Successfully reported this slideshow.
We use your LinkedIn profile and activity data to personalize ads and to show you more relevant ads. You can change your ad preferences anytime.

Secure shell protocol

Shell is a protocol that provides authentication, encryption and data integrity to secure network communications. Implementations of Secure Shell offer the following capabilities: a secure command-shell, secure file transfer, and remote access to a variety of TCP/IP applications via a secure tunnel. Secure Shell client and server applications are widely available for most popular operating systems.

  • Login to see the comments

  • Be the first to like this

Secure shell protocol

  1. 1. P D N T S P A
  2. 2. By B. Sai Anirudh 1005-11-735027
  3. 3.  Introduction  History  Functions  Architecture  Protect against  Disadvantages  Conclusion  References
  4. 4.  a network protocol  allows secure communication between two computers  Shell-a command line interface present on every computer, used to log into a remote machine and execute commands
  5. 5.  Encryption provides confidentiality and integrity of data  uses public-key cryptography
  6. 6.  Tatu Ylonen designed the first version of the protocol (SSH-1) in 1995  Goal of SSH is to replace the earlier rlogin, TELNET and rsh  It was made as open source later and gained popularity
  7. 7.  In 1996 SSH-2 was designed which is incompatible with previous version  SSH-2 featured both security and feature improvements over SSH-1 Better security through Diffie-Hellman key exchange Strong integrity checking via message authentication codes
  8. 8.  Bjorn Gronvall's OSSH developed from this codebase  “Portability" branch was formed to port OpenSSH to other operating systems  As of 2005  OpenSSH is the single most popular ssh implementation  The default in a large number of operating systems.  OSSH meanwhile has become obsolete  In 2006, SSH-2 protocol became a proposed Internet standard
  9. 9. 1) Secure Command Shell 2) Port Forwarding 3) Secure file transfer.
  10. 10.  Allow you to edit files.  View the contents of directories.  Custom based applications.  Create user accounts.  Change permissions.  Anything can be done from command prompt can be done remotely and securely.
  11. 11.  provide security to TCP/IP applications including e-mail, sales and customer contact databases, and in-house applications.  allows data from normally unsecured TCP/IP applications to be secured.
  12. 12.  A subsystem of the Secure Shell protocol.  to handle file transfers.  encrypts both the username/password and the data being transferred.  Uses the same port as the Secure Shell server, eliminating the need to open another port on the firewall or router.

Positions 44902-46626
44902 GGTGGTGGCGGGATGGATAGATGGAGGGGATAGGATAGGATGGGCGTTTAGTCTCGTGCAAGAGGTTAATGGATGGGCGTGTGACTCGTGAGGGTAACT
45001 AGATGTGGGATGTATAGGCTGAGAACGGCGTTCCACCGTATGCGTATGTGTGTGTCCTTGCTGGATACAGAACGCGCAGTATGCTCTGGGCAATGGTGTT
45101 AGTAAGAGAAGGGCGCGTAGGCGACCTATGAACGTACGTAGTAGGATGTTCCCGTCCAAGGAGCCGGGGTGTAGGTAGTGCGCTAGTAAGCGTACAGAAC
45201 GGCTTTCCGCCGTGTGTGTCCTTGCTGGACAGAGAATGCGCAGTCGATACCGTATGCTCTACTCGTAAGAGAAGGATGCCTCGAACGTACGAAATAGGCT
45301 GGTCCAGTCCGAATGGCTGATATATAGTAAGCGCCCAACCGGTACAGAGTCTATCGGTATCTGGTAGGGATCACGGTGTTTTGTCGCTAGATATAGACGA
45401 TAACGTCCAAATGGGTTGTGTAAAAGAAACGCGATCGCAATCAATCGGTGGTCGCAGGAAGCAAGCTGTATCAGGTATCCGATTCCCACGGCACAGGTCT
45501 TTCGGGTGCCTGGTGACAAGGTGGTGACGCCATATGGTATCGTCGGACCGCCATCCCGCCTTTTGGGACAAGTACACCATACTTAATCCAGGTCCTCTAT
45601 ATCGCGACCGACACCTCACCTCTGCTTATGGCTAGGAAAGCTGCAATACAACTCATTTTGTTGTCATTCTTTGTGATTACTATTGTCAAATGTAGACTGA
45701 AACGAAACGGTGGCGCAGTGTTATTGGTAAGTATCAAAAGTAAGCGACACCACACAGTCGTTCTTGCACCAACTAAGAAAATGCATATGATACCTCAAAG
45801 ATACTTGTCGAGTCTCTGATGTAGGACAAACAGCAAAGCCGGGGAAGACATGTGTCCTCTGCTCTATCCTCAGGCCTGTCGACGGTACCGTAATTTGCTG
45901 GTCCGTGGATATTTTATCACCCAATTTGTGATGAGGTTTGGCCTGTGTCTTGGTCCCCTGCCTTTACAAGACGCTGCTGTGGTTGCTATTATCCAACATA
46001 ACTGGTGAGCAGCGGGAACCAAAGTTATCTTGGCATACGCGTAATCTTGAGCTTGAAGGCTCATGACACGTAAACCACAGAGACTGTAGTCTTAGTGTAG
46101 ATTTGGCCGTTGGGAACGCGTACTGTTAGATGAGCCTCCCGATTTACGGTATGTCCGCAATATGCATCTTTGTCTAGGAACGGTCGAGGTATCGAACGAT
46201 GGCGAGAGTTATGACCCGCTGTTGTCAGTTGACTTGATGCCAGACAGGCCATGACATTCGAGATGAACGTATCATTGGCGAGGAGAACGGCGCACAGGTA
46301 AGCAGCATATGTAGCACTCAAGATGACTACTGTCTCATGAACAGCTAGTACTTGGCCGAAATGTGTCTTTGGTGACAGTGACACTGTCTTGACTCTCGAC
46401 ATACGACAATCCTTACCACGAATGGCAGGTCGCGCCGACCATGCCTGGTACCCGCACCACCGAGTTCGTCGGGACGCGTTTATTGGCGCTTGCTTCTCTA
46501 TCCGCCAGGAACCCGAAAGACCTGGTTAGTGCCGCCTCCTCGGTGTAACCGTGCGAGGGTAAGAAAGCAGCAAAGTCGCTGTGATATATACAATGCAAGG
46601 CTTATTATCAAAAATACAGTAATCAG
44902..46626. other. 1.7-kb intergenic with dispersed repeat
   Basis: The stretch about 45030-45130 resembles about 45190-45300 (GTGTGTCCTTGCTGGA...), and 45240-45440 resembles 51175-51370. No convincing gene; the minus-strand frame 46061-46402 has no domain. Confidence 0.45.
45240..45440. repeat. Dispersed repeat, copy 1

13. 13.  The SSH-2 protocol has a clean internal architecture with well-separated layers:  Transport Layer  User Authentication Layer  Connection Layer  Defined in “RFC 4251”
  14. 14.  Handles initial key exchange and server authentication  sets up encryption, compression and integrity verification.  It exposes to the upper layer an interface for sending and receiving plaintext packets of up to 32kb  also arranges for key re-exchange
  15. 15.  It handles client authentication  Provides a number of authentication methods.  Authentication is client-driven
  16. 16.  Password  Public key  Keyboard-interactive  GSSAPI authentication
  17. 17.  A method for straightforward password authentication  Includes a facility allowing a password to be changed
  18. 18.  A method for public key-based authentication  Symmetric key (secret)  Asymmetric key (public and private)
  19. 19.  The server sends one or more prompts to enter information  The client displays them and sends back responses keyed-in by the user  Used to provide one-time password authentication such as S/Key or SecurID.  Used by some OpenSSH configurations when PAM is the underlying host authentication provider to effectively provide password authentication
  20. 20.  Stands for Generic Security Services Application Program Interface.  the exchange of opaque messages (tokens) which hide the implementation detail from the higher-level application.
  21. 21.  Defines the concept of channels, channel requests and global requests using which SSH services are provided.  A single SSH connection can host multiple channels simultaneously, in duplex mode  Channel requests are used to relay out-of-band channel specific data, such as the changed size of a terminal window or the exit code of a server-side process.  The SSH client requests a server-side port to be forwarded using a global request.
  22. 22.  IPS Spoofing  DNS Spoofing  IP Source Routing
  23. 23.  Dynamic ports cannot be forwarded.  Sometimes port forwarding also introduces security problems.  A client on the internet that uses SSH to access the intranet, can expose the intranet by port forwarding.
  24. 24.  As compared to the other link, network, and application security measures like IPsec, n PGP, Secure Shell is relatively secure, reliable, quick and easy.  By deploying Secure Shell, companies create a comprehensive general-purpose tunneling platform that can be used to implement a wide variety of security policies, ensuring the privacy, authenticity, authorization and integrity of many different applications.
  25. 25.  [1] Cusack, F. and Forssen, M. "Generic Message Exchange Authentication for the Secure Shell Protocol (SSH)," RFC 4256, January 2006.  [2] Lehtinen, S. and Lonvick, C., "The Secure Shell (SSH) Protocol Assigned Numbers," RFC 4250, January 2006.  [3] JSchlyter, J. and Griffin, W. "Using DNS to Securely Publish Secure Shell (SSH) Key Fingerprints," RFC 4255, January 2006.  [4] Ylonen, T., "SSH – Secure Login Connections over the Internet," Proceedings, Sixth USENIX UNIX Security Symposium, July 1996.

×